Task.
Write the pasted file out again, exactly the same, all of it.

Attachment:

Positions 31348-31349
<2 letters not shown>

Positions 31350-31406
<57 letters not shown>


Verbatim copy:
Positions 31348-31349
<2 letters not shown>

Positions 31350-31406
<57 letters not shown>